McGill’s Board of Governors approved the budget for Fiscal Year (FY) 2019 at its meeting on Thursday, April 26, following a presentation by Provost and Vice-Principal (Academic) Christopher Manfredi.
The budget, which had also been presented for information to Senate the previous week, shows strategic investments in a number of key areas, especially for students, but projects a deficit of $15.4 million next year, as well as deficits over the next several years. “The current Quebec funding model makes running a world-class university challenging. Deficits can occur when underfinancing is chronic, but we are committed to bringing McGill back into budget balance by FY 2022,” said the Provost.
In line with Strategic Academic Plan, the University’s new investments include:
- More than $1.4 million in one-time and recurring funding for initiatives in Indigenous Studies and Education
- $1.25 million for the Library collections budget
- $520,000 in enrolment-driven allocations
- $500,000 to the Faculty of Medicine for Montreal Neurological Institute (MNI) operating support
- $100,000 toward the Distinguished James McGill Professor awards
In terms of spending for students, the Provost’s presentation outlined a variety of measures, including spending $8.7 million over seven years to implement the Student Mental Health Action Plan. Additionally, the overhead charge on the Student Service Fee and Athletics and Recreation Fee will be phased out over a two-year period, resulting in an increase of $900,000 of spending power these areas.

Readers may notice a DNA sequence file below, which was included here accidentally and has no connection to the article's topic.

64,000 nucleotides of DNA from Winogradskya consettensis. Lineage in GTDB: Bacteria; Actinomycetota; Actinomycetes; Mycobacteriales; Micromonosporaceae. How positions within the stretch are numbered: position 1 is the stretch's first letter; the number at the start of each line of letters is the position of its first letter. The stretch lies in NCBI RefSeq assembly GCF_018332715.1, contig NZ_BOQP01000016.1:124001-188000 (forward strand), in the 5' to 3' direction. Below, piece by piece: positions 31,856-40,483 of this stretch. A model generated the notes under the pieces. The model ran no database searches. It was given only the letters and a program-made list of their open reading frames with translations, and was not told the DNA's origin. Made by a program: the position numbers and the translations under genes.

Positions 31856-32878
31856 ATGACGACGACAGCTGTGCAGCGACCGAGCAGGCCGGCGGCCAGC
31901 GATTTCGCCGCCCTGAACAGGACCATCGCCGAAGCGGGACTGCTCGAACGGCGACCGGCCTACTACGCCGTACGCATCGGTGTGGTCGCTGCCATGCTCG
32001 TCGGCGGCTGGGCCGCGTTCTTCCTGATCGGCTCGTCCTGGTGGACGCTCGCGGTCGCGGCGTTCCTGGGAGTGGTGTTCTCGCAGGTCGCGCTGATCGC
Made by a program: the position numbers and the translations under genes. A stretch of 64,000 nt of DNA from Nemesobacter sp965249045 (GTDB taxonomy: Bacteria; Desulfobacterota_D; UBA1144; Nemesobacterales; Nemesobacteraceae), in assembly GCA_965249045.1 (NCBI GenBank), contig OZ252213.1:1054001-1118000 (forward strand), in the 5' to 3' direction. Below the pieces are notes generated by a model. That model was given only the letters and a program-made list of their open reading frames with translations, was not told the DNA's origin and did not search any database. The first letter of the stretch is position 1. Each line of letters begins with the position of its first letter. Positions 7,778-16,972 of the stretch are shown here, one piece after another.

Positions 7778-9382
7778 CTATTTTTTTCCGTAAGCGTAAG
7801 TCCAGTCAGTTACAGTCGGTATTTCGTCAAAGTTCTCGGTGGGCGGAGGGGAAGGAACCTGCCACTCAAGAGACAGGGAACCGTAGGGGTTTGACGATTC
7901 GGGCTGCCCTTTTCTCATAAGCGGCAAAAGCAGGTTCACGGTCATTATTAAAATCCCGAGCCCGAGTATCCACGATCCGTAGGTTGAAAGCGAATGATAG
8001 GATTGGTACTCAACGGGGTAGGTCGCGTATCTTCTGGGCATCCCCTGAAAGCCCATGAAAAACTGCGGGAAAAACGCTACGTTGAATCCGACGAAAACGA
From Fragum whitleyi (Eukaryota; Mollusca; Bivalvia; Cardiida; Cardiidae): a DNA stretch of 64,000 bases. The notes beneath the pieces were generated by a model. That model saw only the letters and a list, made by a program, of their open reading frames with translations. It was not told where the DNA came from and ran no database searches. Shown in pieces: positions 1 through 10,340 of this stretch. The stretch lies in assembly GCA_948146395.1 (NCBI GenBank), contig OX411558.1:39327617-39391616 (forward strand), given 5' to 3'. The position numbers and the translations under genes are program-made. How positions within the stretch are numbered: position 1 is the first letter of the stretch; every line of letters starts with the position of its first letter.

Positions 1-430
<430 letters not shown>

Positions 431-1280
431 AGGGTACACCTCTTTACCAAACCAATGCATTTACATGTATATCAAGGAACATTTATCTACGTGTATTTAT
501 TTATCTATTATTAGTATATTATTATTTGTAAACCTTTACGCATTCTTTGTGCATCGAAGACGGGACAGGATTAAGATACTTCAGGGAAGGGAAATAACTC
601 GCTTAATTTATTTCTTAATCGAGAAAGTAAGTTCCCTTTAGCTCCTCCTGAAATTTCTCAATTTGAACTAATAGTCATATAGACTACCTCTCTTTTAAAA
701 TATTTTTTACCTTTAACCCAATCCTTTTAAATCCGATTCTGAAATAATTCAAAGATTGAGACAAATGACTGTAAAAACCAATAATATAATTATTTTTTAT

As well, the budget includes $500,000 in additional student financial aid, $400,000 in additional graduate student funding, and $200,000 for doctoral student recruitment. $721,000 is also allocated for experiential learning in support of students’ successful transition from university to the work place.
A new funding policy will be announced shortly by the Quebec government, and indications are that McGill will benefit from increased revenue opportunities.
McGill will address the deficit over the next several years through careful examination of spending and workforce planning in the Central Units, and process efficiencies in non-academic operations across the University. “We must all do our part by paying even closer attention to our spending this coming fiscal year,” said the Provost. “Exceeding our budgets or falling short on our revenue generation commitments are not an option.”
In response to questions at the Board meeting, the Provost and the Vice-Principal Administration and Finance both indicated that the University is keeping all options on the table in terms of reducing the deficit, but believe that McGill can be more efficient, while remaining true to its core, academic priorities.